There may be a Serena-Venus XXXI, XXXII, a XXXV even. But math speaks the truth: With Venus, 38, and Serena, a month shy of 37, we're nearing the end of one of the greatest rivalries in the history of sports.
Years from now, though, when we cling to highlight clips and written prose to tell the story of how two sisters went from playing in glass-littered courts in Compton to the bright lights of Arthur Ashe Stadium, we'll also be able to share their legacy by pointing to draw sheets, ranking lists and players competing inside the biggest arena in tennis.
As great as the careers of Serena and Venus have been – 30 Grand Slam titles between them (Serena, 23; Venus, seven) – the Williams sisters have been just as prolific at inspiring and bringing on the next generation.
Last year's US Open women's final reminded us well of that, when Madison Keys and Sloane Stephens faced off in the first all-American women's singles final in New York in 15 years. But the Williams' legacy extends far beyond the top of the game. Twenty-seven American women, including six teenagers, are inside the Top 200 of the WTA Rankings, and at last year's US Open, Cori Gauff, then 13, and Amanda Anisimova, 16, competed in the third consecutive all-American Grand Slam girls' singles final.
“Venus and Serena have been incredible advocates for our sport, and yes, they inspire so many,” said Kathy Rinaldi, USTA National Coach for women's tennis and U.S. Fed Cup captain. “I think a lot of credit goes to them and to the next generation coming up.”
Rinaldi saw first-hand the excitement the sisters produce in the next generation. Serena made her long-awaited return to tennis last February, when she partnered with Venus in a Fed Cup doubles match in Asheville, North Carolina. Teenagers Gauff and Whitney Osuigwe were the practice partners for the tie.
“They were crying just to have that opportunity, just to meet them,” Rinaldi said.
For Osuigwe, it was the first time she had met the sisters. She sat next to Serena as they watched Venus' singles match.
“She was just talking to me about my tennis and what my ranking was, and she was just commenting on her sister to just try and motivate her,” said Osuigwe, who last year became the first American to win the Roland-Garros girls' singles title in 28 years.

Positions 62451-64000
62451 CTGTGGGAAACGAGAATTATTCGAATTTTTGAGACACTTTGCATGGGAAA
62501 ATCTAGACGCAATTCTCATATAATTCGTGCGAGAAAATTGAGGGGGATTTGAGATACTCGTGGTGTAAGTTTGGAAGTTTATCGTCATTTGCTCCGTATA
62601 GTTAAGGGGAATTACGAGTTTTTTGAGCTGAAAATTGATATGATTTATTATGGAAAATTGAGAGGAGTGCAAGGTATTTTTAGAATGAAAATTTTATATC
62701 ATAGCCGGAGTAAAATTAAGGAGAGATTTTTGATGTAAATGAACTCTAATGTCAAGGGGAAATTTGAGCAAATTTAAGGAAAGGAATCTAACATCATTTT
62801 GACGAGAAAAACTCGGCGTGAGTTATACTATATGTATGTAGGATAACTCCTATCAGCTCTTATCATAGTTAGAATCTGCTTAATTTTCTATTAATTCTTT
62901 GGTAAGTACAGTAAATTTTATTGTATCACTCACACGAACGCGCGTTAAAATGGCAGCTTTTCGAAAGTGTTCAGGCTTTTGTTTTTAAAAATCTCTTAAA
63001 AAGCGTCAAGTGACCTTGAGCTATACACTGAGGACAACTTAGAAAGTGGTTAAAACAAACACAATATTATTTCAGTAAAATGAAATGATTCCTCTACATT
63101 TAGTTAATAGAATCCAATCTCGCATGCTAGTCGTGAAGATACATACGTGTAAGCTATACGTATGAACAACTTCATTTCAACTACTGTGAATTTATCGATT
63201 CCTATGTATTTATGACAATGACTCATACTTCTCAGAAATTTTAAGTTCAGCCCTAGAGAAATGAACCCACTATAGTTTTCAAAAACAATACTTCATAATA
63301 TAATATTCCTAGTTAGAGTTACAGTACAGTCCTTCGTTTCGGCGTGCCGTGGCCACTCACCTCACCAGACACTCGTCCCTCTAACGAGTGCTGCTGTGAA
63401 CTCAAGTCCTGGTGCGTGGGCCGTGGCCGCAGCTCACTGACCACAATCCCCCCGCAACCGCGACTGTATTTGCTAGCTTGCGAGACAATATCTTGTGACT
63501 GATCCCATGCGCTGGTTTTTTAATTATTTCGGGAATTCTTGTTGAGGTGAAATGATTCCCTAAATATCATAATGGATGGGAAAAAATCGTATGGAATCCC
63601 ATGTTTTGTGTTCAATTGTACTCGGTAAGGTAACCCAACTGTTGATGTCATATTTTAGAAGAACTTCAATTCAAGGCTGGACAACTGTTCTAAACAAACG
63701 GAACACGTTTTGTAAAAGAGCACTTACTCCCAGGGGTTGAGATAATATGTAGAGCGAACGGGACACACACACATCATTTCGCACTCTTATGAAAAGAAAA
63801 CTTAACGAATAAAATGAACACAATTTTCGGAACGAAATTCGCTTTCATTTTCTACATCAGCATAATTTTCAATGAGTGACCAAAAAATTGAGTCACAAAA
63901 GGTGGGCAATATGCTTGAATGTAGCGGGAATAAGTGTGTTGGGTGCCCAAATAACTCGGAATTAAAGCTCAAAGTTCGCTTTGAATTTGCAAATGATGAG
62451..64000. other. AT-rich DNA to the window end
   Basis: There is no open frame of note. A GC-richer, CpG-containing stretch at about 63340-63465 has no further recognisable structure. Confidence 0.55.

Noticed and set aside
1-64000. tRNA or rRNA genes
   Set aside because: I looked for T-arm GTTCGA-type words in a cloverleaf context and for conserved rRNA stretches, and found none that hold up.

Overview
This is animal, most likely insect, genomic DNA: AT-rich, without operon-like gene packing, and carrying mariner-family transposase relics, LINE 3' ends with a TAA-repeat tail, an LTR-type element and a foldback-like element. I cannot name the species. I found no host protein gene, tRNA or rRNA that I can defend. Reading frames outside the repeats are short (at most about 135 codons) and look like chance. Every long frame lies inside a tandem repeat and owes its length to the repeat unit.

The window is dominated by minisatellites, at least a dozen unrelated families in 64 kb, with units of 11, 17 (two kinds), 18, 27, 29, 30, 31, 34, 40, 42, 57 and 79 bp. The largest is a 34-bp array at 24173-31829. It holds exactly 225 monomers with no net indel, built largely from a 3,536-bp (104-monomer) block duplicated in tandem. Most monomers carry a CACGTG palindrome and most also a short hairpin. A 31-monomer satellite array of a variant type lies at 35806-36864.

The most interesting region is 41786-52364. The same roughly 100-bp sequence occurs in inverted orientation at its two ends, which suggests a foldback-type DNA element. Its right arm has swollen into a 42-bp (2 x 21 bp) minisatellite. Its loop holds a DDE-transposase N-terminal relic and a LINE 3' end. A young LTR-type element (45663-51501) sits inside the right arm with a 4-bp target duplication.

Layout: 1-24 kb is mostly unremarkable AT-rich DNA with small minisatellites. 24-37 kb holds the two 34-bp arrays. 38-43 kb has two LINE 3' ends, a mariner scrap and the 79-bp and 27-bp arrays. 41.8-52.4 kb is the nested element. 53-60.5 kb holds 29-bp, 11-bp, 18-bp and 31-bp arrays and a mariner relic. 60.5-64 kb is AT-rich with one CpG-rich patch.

Osuigwe finished as the junior world No. 1 last year and turned professional. The Williams sisters have set clear career benchmarks for the 16-year-old to pursue.
“I look up to both of them so much,” Osuigwe said. “Just seeing what they've done for women's tennis and what they've accomplished has obviously been an inspiration for me to try to be like them.”
Taylor Townsend, like countless American girls, spent her childhood watching the Williams sisters on TV. Then, earlier this year at the Australian Open, both sisters gave her tickets to watch them play in Melbourne.
“It’s really awesome for them to still be competing and competing at such a high level, and having the chance and opportunity to still play each other after so many years, I think that it's amazing,” Townsend said.
The 22-year-old, who reached a career-high ranking of No. 61 last month, can appreciate what it’s like to play a sister, although on a far different scale.
“Competing against your sibling is never fun but you also know how to make certain things work. It's like a little puzzle that you have to figure out,” Townsend said.
Stephens and Keys have already ensured there will be a clean U.S. handoff at the top of the women's game. (“Those matches are always legendary,” Keys said about the rivalry.)
But Gauff, Osuigwe and Townsend are among the next generation of female players who have also been motivated by the Williams sisters. And years from now, when the Williams sisters sit in the stands instead of battling on court, they will know their legacy is secure when they see them play on the world's biggest stages.